- September 29, 2022
- Posted by: Martina
- Category: News
‘Catfishing’ can be defined as the process of luring someone into a relationship by means of a fictional online persona, often by creating a fake social media profile using a third parties profile pictures.
It has been the subject of many tv shows and podcasts over recent years. While many tales have been used as fodder for light entertainment there is a sinister side to this activity, and there are two victims to consider – the person being catfished, and the third party whose pictures have been used. Currently, the use of someone else’s profile photograph/ image without their knowledge or consent, for the purposes of deliberately misleading another person is not subject to criminal sanction.
In this article Clare Daly, Solicitor and Anna McCormack, Intern, discuss the recent proposal to make catfishing illegal, and the significant changes in legislation to tackle online harms such as intimate image abuse and harassment online.
In recent years, the Online Safety and Media Regulation Bill 2020 was introduced in order to tackle ‘harmful content’ online and create an Online Safety Commission. The new Commission will be tasked with handling individual complaints about online content that could harm children and other vulnerable groups. It is proposed, the Commission will also regulate and remove harmful and illegal content, such as gratuitous violence or content encouraging suicide. If catfishing were made illegal, it may be possible to empower the Commission to remove false accounts where they are reported.
The Harassment and Harmful Communications Act 2020 was introduced to criminalise publishing, distributing, or threatening to publish intimate images of another person without their consent. This addressed a gap in the Non-Fatal Offences against the Person Act 1997 where single instances of image-based sexual abuse did not fulfil the criteria for harassment, as it was not ‘persistent’ under the Act.
The 2020 Act may help some victims of catfishing who experience image-based sexual abuse, but it does not address more general effects of catfishing on victims.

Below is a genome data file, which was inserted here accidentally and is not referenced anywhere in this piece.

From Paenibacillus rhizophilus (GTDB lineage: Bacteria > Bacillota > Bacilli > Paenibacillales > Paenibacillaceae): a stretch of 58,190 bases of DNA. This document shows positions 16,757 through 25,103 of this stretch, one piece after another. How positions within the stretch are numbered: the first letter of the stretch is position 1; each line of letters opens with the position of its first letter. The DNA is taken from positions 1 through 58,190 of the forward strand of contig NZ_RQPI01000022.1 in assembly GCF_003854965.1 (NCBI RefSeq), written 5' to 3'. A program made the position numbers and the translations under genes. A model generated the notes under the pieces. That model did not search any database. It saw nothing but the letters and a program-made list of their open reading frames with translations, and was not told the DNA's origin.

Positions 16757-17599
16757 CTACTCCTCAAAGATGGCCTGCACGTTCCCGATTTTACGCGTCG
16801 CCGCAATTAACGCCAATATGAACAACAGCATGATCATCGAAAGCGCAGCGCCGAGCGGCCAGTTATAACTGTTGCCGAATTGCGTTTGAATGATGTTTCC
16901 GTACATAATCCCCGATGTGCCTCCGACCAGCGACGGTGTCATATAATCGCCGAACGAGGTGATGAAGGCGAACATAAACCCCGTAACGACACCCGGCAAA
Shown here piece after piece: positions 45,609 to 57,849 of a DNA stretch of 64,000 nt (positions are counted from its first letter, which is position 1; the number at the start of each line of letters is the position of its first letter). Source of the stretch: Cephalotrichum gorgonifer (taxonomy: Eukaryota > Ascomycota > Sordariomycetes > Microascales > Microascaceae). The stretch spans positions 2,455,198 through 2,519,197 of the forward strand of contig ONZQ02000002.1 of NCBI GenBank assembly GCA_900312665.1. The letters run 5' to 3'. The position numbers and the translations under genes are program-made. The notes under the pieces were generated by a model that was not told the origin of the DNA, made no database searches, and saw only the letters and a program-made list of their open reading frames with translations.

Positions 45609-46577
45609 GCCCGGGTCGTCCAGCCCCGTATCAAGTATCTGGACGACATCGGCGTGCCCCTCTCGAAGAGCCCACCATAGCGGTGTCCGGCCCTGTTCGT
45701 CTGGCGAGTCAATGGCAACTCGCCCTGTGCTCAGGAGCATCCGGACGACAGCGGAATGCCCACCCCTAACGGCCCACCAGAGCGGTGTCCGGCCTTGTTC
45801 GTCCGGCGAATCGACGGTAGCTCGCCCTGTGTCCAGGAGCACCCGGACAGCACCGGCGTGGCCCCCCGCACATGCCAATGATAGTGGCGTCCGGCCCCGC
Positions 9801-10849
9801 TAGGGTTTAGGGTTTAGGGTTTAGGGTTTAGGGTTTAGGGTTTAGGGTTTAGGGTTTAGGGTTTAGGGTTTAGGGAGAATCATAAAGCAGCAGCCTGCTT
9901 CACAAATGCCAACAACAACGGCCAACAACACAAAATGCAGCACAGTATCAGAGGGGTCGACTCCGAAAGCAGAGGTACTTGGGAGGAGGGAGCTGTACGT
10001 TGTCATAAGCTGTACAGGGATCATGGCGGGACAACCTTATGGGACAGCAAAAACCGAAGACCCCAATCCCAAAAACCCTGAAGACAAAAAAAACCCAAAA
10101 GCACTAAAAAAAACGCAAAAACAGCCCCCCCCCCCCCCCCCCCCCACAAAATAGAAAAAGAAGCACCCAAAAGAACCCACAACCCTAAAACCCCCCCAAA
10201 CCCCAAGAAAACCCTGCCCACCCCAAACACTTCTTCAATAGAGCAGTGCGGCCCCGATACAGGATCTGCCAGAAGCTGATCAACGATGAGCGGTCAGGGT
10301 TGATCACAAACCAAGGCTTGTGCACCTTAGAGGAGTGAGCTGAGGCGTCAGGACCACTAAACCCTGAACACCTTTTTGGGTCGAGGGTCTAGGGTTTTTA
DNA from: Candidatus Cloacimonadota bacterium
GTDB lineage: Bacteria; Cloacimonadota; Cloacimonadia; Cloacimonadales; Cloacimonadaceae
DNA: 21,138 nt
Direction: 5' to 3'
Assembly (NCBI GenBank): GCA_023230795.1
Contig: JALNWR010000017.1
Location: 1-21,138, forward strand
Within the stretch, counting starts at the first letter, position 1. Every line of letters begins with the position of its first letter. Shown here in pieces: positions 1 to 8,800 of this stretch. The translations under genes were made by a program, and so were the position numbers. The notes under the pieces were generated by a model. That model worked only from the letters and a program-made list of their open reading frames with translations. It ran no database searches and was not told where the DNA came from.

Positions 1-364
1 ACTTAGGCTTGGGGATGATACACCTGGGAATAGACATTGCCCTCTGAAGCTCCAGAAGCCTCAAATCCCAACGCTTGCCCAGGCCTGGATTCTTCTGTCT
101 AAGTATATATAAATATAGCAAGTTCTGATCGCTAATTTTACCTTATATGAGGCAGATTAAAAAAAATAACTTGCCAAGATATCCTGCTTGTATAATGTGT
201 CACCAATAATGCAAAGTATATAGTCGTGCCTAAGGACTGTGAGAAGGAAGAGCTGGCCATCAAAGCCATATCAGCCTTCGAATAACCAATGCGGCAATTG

Criminal Justice (Theft and Fraud Offences) Act, 2001
In some cases, the person who has been catfished may be asked to send money or bank account details as part of the fictional relationship – a scam now often termed “romance fraud”. These scams may fall under s. 6 of the Criminal Justice (Theft and Fraud Offences) Act, which prohibits dishonestly inducing others to act with the intention of making a gain for himself or another or causing a loss to another.
Senator Chambers’ Proposal to Prohibit Catfishing
Fianna Fáil senator Lisa Chambers had her own pictures stolen online and used for a dating app. She recently proposed to amend the Non-Fatal Offences Against the Person Act to prohibit catfishing, saying she was working on a bill that would ban such online dating frauds. She says: “The online space allows people to do this because they can just take your photos off your profile and do whatever they want”. She emphasised that it was important to view the issue from the point of view of both victims: the person who has had their identity or photos used, and the person who has been catfished.
International calls to criminalise catfishing
In a recent high-profile case of catfishing in Australia, Renae Marsden took her life after being catfished online for almost two years by a close friend. The coroner described the conduct that led up to her death as “appalling” but found no offence had been committed. This led to calls from Marsden’s parents to criminalise catfishing. The coroner also recommended examining a possible new offence of coercive control, which may extend to include some aspects of catfishing, such as emotional manipulation. Many states and territories of Australia are now considering legislation for such an offence.¹
There is lots of scope to criminalise catfishing in Ireland. For example, it may be possible to examine a possible expansion of Ireland’s offence of coercive control under s. 39 of the Domestic Violence Act 2018 to include aspects of catfishing. It is evident that there is a gap in current legislation, and whilst there has been some progress in recent years, there is still a way to go.